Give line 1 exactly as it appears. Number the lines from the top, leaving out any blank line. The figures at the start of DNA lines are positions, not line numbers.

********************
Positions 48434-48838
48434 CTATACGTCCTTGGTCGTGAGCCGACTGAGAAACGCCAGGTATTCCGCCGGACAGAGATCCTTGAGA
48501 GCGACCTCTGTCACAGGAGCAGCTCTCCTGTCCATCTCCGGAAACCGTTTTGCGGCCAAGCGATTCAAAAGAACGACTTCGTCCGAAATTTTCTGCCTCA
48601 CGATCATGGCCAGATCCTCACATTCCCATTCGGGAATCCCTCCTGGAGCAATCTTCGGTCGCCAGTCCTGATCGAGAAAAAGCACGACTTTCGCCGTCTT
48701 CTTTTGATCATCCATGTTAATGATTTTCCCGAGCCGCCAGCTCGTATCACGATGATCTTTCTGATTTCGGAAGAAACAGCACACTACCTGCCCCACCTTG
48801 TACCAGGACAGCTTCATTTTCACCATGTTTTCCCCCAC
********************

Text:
Positions 48434-48838